Hands Up for Trad in partnership with Creative Scotland are very pleased to announce the two winners of songwriting competition Nòs Ùr 2017. The competition asked songwriters to compose new and original songs in Scots and Gaelic languages. We had lots of great entries and the winners are:
Cionran by Ross Whyte and Alasdair Whyte.
The Gaelic term ‘cionran’ has fallen out of use but it is defined as “melancholy music”. The song’s ‘ciarag’, a Gaelic term literally defined as ‘little female dark one’, is an allegory for melancholia. Melancholia ultimately derives from an Ancient Greek word applied to the condition of having black bile. Jackie Bowring has recently cogently argued that melancholia, or melancholy is not a negative emotion, for which much of history it wasn’t, it is, rather, “a desirable condition, sought for its ‘sweetness’ and intensity” (A Field Guide to Melancholy, Harpenden Oldcastle Books, 2008). This song explores this theme. Read the lyrics.
Kettle Bilers by Emma Martin
This is the first song that I’ve composed from a collection that I’m writing about the time of Jute Mills in Dundee from the late 18th through the 19th century. The Kettle Bilers refer to the men of Dundee who were unable to work as it was the women who were employed in the mills for various reasons such as wage, rights and smaller hands for machines. This was very hard for the men to feel like men and generally they felt weak and idle. This song is told from the view point of a couple of bairns talking about their dads. One feeling useless and one very bitter about their situation.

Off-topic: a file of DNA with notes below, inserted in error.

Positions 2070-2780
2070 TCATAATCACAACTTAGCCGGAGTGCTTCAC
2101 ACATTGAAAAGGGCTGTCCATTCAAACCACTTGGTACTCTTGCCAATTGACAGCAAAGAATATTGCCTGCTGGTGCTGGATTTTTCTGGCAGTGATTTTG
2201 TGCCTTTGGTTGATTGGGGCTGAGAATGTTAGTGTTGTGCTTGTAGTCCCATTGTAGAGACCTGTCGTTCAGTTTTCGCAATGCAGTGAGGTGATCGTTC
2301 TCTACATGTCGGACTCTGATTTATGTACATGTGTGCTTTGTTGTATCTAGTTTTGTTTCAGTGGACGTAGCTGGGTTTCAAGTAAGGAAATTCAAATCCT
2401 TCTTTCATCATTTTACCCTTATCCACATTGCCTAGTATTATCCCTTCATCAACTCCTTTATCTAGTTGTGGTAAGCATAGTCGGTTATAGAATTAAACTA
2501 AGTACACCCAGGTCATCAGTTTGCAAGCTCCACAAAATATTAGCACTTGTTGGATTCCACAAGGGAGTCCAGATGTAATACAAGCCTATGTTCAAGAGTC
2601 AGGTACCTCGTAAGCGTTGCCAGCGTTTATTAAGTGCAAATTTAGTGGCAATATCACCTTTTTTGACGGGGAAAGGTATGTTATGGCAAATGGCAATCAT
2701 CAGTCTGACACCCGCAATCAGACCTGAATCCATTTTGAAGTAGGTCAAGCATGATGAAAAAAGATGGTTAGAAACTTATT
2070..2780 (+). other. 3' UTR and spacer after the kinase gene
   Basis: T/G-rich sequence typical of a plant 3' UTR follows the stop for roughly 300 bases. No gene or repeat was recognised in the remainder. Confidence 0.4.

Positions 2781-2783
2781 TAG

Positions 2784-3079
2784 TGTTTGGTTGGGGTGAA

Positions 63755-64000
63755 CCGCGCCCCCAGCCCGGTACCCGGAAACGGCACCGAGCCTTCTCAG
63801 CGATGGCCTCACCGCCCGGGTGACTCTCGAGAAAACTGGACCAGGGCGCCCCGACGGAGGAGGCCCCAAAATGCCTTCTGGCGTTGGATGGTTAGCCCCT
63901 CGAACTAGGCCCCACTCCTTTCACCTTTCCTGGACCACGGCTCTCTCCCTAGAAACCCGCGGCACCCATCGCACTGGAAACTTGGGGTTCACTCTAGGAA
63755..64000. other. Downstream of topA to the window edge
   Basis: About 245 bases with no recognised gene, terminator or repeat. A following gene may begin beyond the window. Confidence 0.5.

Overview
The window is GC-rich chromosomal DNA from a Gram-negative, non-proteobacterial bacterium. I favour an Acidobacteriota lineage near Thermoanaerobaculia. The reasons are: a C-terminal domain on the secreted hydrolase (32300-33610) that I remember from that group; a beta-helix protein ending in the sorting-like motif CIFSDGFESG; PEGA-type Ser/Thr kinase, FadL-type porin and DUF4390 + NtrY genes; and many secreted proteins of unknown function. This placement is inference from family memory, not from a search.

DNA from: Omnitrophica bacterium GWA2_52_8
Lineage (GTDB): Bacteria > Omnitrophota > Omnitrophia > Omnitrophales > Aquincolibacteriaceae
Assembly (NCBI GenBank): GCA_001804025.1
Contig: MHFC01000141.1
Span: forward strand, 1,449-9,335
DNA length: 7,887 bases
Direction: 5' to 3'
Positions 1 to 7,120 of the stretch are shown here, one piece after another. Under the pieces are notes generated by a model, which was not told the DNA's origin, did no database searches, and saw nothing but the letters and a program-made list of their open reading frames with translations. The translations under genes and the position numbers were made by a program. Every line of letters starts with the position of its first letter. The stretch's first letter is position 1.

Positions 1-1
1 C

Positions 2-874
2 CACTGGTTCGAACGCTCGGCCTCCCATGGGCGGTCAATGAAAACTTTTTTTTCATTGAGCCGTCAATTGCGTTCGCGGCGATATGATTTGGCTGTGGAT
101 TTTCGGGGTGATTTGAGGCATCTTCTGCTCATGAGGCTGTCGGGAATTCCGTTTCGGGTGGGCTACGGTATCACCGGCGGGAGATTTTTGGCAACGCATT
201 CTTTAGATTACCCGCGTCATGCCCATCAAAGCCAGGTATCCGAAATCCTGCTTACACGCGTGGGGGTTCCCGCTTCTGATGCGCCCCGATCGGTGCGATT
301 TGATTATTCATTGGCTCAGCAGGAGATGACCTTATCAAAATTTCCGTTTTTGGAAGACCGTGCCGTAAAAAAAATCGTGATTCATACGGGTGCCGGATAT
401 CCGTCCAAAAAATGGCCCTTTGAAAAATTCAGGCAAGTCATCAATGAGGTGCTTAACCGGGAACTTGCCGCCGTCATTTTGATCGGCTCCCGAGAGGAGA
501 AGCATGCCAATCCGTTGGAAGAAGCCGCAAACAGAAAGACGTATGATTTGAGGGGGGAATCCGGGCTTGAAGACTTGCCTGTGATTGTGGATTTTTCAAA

Each winner will receive £500 each and mentoring sessions with experienced song writers. Read the lyrics.
Read more about Hands Up for Trad and our projects at www.handsupfortrad.scot